By removing red text which said they only needed to pick a train if they wanted to reserve a seat meant they could check the departure station and time of their desired train and be able to pick their ticket up from that station. I suggested removing this misleading text, which they did.
A coffee company used words which misled customers. By changing the headings, customers knew what they were getting and placed the orders they wanted.
An online farm shop asked customers to select a time slot for delivery before they could add items to a shopping basket. Like a one way street or a diversion, if you want customers to take a particular route through your website, you need to provide sign posts and direct them each step of the way. For this customer I emailed them screen grabs and a quick start guide which they linked from a banner on their home page.
An established print company changed their name and website, which was a whole lot more sophisticated then their previous one. The problem was that customers reaching checkout without knowing that they had missed options. Imagine wanting to reach France and only being directed to the longest ferry port, when planes and trains would get you there much quicker?
The company’s express printing and delivery option was only available with no lamination. Therefore, after the words ‘Lamination Options’, I suggested adding the words ‘for express printing please select ‘None’ below.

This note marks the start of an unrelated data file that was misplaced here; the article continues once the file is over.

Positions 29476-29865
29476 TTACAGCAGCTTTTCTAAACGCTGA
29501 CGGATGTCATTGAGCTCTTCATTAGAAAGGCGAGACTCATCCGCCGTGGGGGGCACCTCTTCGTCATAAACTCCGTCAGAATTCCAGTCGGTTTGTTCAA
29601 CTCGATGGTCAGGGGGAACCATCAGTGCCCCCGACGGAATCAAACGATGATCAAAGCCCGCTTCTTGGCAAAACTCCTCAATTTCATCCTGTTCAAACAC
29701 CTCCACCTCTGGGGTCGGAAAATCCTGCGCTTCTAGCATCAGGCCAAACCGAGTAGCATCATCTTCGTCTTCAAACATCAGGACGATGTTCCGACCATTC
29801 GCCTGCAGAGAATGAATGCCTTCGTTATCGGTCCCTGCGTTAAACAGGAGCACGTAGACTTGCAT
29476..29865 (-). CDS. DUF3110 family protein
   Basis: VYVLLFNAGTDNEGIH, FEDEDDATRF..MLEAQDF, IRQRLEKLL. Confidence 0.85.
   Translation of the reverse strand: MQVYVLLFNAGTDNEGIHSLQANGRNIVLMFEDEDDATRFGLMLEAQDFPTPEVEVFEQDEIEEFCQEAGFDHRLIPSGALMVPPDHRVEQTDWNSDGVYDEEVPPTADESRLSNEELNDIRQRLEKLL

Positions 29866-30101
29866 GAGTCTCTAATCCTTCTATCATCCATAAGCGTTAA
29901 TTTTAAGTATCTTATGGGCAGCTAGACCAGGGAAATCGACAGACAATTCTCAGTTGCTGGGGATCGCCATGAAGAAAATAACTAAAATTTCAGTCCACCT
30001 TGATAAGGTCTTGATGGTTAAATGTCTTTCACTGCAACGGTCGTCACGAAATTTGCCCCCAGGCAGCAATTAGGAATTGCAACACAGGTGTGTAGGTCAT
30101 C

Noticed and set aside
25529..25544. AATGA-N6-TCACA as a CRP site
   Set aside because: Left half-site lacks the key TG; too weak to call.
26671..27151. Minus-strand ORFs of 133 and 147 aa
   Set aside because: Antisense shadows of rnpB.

Give me an email: firstname.lastname@example.org or a call 07863554763 If you:
Get too small a percentage of orders from new customers compared to existing customers,
Get lots of calls or emails from first time customers asking how to use your website.
Think your immediate competitors are doing better.
Get complaints from new customers saying they didn’t get what they expected.
Get many hits to your website that don’t translate into sales.
People leave things in their shopping baskets but don’t buy them.
Even if you get one call asking for help with your website, it is worth a look. Every retail business loses customers without knowing as most people leave silently. Never say ‘you’re the only one with this problem’ or ‘no one else has called about this. Instead, call me for a quick, easy and very cheap to implement a no-brainer cost solution and watch those customers role in.
As well as the layout and functionality of a website, the words used can make all the world of difference to first time visitors to your website.